Honest Word

Leonid Panteleyev, 1941

I am really sorry I cannot tell you the name of this little person, nor where he lives nor who his mama and papa are. In the dark I did not even have the chance to see his face properly. I only remember that his nose was covered in freckles, and that his pants were short and held up not with a belt but with those straps that go over the shoulders and are buttoned down somewhere on the stomach.
One time in the summer I walked into a little park – I don’t know what it’s called, the one on the Vassilyevsky Island, near the white church. I brought an interesting book with me and stayed late, I lost track of time, reading, and did not notice it was already evening.
When the print before my eyes became blurry and difficult to read, I clapped the book shut, got up and walked toward the exit.
The park had emptied out, lights were flickering in the street, and somewhere beyond the trees trilled the bell of the custodian.
I was afraid that the park entrance would close, and so walked very fast. Suddenly I stopped. I thought I heard someone crying off to the side, behind the bushes.
I turned onto a side alley – a small stone building stood white in the dark, the kind they have in all city parks, a shed or a gatehouse. Next to its wall a small boy of about seven or eight was standing with his head hung low, crying loudly and inconsolably.
I came up and called him:
– Hey, what’s the matter, boy?
He stopped crying immediately, as if ordered to, raised his head, looked at me and said:
– Nothing.
– What do you mean, nothing? Someone hurt you?
– No one.
– Why are you crying then?
It was still hard for him to talk, he hadn’t swallowed all of his tears yet, he was still sobbing, hiccuping and sniffling.
– Come on, let’s go! – I said. – Look, it’s late, they are closing up the park.
And I wanted to take the boy by his hand. But the boy hastily drew his hand away and said:
– I can’t.
– You can’t what?
– Can’t go.
– How come? Why? What’s up with you?
– Nothing, – said the boy.
– Are you unwell, or something?
– No, he said, – I am well.
– So why can’t you go?
– I am a guard, – said he.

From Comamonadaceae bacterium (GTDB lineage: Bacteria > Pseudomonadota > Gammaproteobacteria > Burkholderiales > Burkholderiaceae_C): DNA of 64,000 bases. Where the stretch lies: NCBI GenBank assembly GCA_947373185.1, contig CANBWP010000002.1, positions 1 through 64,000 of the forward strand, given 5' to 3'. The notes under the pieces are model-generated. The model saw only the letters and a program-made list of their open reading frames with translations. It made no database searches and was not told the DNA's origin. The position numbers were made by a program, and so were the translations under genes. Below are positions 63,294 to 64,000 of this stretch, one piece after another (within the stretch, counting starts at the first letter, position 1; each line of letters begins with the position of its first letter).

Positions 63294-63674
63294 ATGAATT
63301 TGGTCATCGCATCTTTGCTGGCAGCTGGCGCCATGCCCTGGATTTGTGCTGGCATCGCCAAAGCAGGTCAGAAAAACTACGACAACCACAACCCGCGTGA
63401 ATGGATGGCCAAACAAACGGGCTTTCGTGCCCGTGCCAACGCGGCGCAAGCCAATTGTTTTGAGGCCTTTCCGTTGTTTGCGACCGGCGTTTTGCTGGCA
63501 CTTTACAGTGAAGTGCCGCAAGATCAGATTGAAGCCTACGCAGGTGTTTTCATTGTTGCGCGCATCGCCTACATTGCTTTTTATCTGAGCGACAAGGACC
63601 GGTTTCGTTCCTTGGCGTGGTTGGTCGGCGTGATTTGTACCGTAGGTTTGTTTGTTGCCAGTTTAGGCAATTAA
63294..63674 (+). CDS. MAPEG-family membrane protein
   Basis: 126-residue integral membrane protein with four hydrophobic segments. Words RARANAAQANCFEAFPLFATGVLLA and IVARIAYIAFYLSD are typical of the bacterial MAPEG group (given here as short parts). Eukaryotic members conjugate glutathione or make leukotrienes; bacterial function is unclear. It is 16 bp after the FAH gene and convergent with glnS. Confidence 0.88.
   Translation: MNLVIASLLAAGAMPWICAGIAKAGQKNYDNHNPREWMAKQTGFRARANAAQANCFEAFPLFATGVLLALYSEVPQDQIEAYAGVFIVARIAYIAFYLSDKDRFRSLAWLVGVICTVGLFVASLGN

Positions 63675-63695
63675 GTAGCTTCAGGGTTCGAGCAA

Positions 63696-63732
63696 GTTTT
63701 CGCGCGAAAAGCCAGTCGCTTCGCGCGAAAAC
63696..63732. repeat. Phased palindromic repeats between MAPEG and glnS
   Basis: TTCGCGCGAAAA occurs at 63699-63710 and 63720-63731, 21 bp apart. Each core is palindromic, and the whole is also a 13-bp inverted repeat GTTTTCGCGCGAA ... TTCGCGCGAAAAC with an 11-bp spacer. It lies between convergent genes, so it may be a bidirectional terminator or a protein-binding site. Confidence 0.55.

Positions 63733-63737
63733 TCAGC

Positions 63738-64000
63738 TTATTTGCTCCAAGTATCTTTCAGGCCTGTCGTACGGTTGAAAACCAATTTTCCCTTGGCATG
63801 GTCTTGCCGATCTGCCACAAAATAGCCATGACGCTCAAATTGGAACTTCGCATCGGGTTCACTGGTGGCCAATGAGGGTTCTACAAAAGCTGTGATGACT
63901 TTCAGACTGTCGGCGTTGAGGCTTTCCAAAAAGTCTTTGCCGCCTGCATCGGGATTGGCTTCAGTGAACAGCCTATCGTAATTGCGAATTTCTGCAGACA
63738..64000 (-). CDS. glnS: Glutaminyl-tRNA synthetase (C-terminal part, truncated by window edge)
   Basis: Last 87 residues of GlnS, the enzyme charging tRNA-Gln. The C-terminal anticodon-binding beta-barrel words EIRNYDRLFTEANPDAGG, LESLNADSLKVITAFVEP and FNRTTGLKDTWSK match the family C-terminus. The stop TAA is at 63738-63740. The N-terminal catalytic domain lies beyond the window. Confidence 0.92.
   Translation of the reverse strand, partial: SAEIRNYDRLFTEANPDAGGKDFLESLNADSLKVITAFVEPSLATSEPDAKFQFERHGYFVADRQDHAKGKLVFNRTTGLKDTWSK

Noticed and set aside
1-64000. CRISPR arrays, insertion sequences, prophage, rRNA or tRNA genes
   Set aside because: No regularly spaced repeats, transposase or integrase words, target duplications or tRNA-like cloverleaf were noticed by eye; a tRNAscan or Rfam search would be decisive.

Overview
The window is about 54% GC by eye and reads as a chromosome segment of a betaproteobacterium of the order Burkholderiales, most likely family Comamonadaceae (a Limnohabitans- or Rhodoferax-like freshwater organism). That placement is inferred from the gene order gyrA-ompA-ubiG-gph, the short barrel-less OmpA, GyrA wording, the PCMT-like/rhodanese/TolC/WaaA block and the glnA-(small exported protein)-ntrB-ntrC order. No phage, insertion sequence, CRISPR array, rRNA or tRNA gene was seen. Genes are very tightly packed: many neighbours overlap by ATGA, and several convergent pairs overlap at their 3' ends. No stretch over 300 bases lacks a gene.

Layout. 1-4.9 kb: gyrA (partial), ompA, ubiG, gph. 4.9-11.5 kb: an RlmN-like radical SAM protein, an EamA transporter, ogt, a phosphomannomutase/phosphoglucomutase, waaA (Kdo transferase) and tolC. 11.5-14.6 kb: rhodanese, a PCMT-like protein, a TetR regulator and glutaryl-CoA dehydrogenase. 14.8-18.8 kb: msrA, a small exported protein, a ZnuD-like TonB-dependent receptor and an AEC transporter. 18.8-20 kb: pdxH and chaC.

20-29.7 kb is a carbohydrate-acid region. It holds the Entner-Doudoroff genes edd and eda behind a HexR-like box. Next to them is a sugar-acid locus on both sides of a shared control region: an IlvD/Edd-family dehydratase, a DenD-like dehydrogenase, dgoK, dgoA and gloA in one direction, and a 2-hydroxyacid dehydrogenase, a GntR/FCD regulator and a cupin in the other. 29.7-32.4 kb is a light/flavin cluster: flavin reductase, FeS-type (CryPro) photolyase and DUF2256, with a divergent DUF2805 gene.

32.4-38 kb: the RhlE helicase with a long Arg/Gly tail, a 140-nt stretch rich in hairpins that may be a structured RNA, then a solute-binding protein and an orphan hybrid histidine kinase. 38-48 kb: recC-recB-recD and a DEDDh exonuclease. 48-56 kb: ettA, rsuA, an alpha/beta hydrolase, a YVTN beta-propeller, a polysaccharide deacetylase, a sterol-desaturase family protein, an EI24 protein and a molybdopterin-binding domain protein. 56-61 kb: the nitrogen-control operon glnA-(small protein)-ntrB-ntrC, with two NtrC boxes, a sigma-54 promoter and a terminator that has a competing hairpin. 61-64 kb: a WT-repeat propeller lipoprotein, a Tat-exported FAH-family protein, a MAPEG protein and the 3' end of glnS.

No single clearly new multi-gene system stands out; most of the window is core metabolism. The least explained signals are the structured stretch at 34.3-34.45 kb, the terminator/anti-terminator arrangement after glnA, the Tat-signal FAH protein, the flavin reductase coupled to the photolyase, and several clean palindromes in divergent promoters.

– What guard? What do you mean, a guard?
– Don’t you understand? We are playing.
– And who are you playing with?
The boy was silent for a while, then sighed and said:
– I don’t know.
Then, I must admit, I thought that the boy must have been truly unwell and that something was wrong with his head.
– Listen, – I said to him, – What are you talking about? How can it be? You are playing and you don’t know with whom?
– No, – said the boy, – I don’t. I was sitting on the bench, and then some big boys come up to me and say: “Do you want to play war?” I say: ‘I do.” We started to play, they said: ‘You’re a sergeant.” One big boy…he was a marshal…he takes me here and he says: ‘This is our ammo stockpile, in this shed. You’ll be the guard…Stand here until I take you off.” I say: “Okay.” And he says: “Give me your honest word you won’t leave.”
– Well?
– Well, so I said: ‘My honest word, I won’t leave.”
– And then what?
– And then this. I keep standing and standing here, and they are not coming.
– Right, – I smiled. – And did they put you here along ago?
– It was still light out.
– So where are they?
The boy sighed heavily again and said:
– I think they left.
– What do you mean, left?
– They forgot.
– Then why are you standing here?
– I gave my honest word.
I almost wanted to laugh, but then caught myself and thought that there was nothing funny about it, and that the boy was perfectly right. If you gave your honest word, you have to stand there, whatever may happen, even if it blows you apart. It can be a game or not a game, it’s all the same.
– This is some story! – said I to him. – What are you going to do?
– I don’t know, – said the boy and started crying again.
I very much wanted to find a way to help him. But what could I do? Go look for those silly boys who left him to stand guard, asked for his honest word and then ran home? Where would I find them at that hour, those boys?
They had probably already had supper and went to beds to sleep, now on their tenth dream.
And here is a person standing guard. In the dark. And likely hungry…
– You probably want to eat something? – I asked him.
– Yes, – he said, – I do.
– OK, listen here, – I said, after some thought. – You run along home and eat your supper, and meanwhile I’ll stand guard instead of you here.
– Well, – said the boy. – Is it really allowed?
– Why would it be forbidden?
– You are not an army man.
I scratched the back of my head and said:
– Right. That won’t work. I can’t even take you off guard duty. Only a military man, only an officer can do that…
Suddenly I had a lucky thought. I thought that if only an army man can release the boy from his honest promise and take him off guard duty, then why stall? I had to go look for an army man.
I told the boy nothing, just said: “Wait a minute!” and ran, wasting no time, to the exit…